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Shakespeare was involved in many aspects of London’s professional theatrical world. He was an actor, a playwright, and a shareholder in an acting company known as the Lord Chamberlain’s Men, which became the King’s Men when James I became king in 1603. His plays were performed on professional stages owned by his company--first the Theatre, and then, after 1599, the Globe. (After a property dispute, the Theatre was disassembled and the timbers used to build the Globe). In 1609, his company began using its own indoor theater at Blackfriars. His plays were performed in many other spaces, including the royal court, the universities of Oxford and Cambridge and the Inns of Court, public buildings and outdoor spaces in the provinces, and private households.

The total number of Shakespeare’s plays varies somewhat, depending on who is counting them, and how. The total shifts between 38 and 40 plays as scholars reassess references to his two lost plays--Love’s Labor’s Won and Cardenio--and analyze how large a hand he had in some collaboratively-written plays.

This category includes all publications of his plays, up to and including the First Folio in 1623; all entries for his plays in the Stationers' Register; administrative documents from the National Archives and elsewhere that make reference to his theaters and theater companies; and printed and handwritten references to seeing and/or reading his plays. Read Alan H. Nelson's thematic essay to learn more about lawsuits in Shakespeare's England.

Visit the British Library's Shakespeare in Quarto, to learn even more about actorsplayhouses and theater companies in Shakespeare's time, and to view completely digitized copies of Shakespeare's plays.

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ca. 1570
SHAKESPEARE DOCUMENTED IS STILL GROWING! Descriptive content and transcriptions will continue to be added, updated and expanded. Check back for regular updates!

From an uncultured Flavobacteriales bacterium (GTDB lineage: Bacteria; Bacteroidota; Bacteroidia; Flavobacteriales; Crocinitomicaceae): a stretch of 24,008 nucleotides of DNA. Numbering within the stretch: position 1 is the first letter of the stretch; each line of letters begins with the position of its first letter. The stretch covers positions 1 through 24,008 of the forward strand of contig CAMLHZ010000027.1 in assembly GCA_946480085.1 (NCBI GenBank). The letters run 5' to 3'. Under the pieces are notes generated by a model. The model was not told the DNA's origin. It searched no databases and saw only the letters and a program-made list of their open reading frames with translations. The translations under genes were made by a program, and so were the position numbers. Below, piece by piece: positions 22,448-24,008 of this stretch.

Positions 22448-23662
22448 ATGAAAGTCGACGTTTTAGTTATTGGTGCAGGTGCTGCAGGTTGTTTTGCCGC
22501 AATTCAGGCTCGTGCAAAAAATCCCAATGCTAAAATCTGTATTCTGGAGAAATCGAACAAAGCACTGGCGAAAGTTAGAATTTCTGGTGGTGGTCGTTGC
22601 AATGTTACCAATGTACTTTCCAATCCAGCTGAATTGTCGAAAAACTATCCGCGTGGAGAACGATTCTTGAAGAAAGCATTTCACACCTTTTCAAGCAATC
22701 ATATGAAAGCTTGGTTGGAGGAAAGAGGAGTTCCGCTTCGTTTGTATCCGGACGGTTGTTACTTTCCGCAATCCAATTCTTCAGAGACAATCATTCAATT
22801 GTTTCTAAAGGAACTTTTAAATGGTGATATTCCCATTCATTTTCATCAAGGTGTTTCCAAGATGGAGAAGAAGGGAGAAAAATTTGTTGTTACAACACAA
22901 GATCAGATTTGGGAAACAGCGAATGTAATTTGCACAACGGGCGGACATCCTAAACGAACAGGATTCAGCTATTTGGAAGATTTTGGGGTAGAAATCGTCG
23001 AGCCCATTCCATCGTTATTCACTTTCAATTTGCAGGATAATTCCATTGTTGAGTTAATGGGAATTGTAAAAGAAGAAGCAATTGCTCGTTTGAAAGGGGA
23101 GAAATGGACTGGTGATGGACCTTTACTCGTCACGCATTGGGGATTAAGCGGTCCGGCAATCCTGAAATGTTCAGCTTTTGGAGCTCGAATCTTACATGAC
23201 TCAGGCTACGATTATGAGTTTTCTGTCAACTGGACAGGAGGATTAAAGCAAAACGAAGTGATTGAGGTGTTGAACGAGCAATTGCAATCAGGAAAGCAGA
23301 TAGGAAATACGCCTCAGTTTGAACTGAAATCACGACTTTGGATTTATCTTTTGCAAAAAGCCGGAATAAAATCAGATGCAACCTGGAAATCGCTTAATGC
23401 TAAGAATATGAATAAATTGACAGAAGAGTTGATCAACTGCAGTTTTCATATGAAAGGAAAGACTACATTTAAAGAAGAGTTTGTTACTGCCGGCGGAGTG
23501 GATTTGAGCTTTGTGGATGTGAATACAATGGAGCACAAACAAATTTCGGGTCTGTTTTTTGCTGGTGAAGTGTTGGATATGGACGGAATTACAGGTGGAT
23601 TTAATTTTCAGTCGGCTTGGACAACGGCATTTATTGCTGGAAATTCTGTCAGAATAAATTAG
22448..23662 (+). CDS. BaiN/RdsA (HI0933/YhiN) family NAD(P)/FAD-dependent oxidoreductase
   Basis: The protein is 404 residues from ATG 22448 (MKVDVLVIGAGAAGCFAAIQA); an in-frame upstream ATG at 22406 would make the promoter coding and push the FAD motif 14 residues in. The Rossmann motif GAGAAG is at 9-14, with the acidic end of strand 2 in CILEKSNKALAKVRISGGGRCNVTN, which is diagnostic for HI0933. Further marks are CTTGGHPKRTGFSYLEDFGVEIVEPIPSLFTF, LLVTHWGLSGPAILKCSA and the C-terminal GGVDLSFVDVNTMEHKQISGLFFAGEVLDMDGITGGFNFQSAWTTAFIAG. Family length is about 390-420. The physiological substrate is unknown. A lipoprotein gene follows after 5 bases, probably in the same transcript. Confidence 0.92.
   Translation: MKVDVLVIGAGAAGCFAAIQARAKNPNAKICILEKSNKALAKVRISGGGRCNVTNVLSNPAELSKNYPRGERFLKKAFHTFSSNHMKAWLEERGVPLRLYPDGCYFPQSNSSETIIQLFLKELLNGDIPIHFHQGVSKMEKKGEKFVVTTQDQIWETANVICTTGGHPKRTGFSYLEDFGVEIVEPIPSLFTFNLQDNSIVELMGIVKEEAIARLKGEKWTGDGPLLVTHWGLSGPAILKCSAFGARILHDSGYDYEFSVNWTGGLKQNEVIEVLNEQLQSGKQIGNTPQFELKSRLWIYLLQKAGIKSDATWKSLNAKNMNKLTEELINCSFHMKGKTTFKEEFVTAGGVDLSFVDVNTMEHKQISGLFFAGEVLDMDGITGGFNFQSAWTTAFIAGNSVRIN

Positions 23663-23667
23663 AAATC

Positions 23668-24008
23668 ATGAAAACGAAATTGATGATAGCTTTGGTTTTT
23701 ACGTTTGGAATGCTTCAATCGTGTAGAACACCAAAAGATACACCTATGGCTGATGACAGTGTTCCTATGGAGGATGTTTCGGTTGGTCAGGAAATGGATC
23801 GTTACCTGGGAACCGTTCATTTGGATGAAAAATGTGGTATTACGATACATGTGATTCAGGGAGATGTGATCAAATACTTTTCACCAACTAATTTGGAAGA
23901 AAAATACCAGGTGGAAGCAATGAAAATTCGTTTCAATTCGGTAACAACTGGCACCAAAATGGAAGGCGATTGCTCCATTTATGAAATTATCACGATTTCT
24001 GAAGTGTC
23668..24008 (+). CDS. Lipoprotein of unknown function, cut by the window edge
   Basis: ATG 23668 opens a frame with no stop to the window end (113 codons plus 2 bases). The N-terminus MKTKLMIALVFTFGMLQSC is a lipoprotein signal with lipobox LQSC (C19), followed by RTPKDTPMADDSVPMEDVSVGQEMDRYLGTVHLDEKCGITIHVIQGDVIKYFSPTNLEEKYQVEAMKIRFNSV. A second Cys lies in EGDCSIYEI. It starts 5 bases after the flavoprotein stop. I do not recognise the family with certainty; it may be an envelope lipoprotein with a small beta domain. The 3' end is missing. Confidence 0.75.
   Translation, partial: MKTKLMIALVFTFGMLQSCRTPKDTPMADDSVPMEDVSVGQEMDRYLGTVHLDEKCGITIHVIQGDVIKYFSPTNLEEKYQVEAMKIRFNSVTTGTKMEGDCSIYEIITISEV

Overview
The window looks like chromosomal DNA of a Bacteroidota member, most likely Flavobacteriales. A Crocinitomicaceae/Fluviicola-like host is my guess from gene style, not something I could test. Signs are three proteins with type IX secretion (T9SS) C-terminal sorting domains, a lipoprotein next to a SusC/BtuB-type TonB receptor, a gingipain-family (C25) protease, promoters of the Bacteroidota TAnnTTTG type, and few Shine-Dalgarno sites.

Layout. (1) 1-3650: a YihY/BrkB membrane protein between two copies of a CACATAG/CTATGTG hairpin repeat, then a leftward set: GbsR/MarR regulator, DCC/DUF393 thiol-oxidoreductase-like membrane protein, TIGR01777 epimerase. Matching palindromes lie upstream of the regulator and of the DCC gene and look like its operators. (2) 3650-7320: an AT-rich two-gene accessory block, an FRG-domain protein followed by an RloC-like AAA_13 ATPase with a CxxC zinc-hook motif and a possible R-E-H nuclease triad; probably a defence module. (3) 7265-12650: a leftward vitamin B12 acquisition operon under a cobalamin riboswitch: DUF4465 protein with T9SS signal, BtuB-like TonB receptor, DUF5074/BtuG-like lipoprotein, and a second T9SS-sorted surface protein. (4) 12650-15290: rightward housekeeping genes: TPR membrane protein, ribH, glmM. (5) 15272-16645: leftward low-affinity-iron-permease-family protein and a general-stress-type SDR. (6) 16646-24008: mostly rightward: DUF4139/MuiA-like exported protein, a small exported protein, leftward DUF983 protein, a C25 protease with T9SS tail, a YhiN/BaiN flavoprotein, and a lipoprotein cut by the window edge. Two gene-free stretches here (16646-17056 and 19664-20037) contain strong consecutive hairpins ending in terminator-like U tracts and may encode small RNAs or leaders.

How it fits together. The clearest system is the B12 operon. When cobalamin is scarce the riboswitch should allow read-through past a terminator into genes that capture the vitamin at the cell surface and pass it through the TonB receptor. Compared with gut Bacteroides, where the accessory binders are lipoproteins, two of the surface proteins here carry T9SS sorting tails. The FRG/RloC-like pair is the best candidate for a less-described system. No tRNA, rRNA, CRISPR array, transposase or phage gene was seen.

ca. 1580-1608?
The scholar and writer Gabriel Harvey was known and mocked in his lifetime for making copious notes in the margins of printed books. An inventor of words, friend of Edmund Spenser, and rival of Thomas Nashe, he constantly sought to improve himself through note-taking and repetitive reading.
1592
The earliest known allusion to Shakespeare as a playwright appears in Greenes, groats-worth of witte.
1592
SHAKESPEARE DOCUMENTED IS STILL GROWING! Descriptive content and transcriptions will continue to be added, updated and expanded. Check back for regular updates!
1592
Arden of Faversham was first published anonymously by Edward White in 1592, and has been associated with the Shakespeare canon since the late eighteenth century.
1592
SHAKESPEARE DOCUMENTED IS STILL GROWING! Descriptive content and transcriptions will continue to be added, updated and expanded. Check back for regular updates!
ca. 1592
SHAKESPEARE DOCUMENTED IS STILL GROWING! Descriptive content and transcriptions will continue to be added, updated and expanded. Check back for regular updates!
April 3, 1592
"The Tragedy of Arden of Faversham and Black Will" was entered by Edward White in Stationers' Liber B on April 3, 1592 and licensed for publication by John Aylmer, Bishop of London.
July 20, 1594
The Lamentable Tragedy of Locrine, the Eldest Son of King Brutus was entered into Stationers' Liber B  by Thomas Creede on July 20, 1594 as "The Lamentable Tragedy of Locrine, the eldest sonne of Kinge Brutus.
1594
SHAKESPEARE DOCUMENTED IS STILL GROWING! Descriptive content and transcriptions will continue to be added, updated and expanded. Check back for regular updates!

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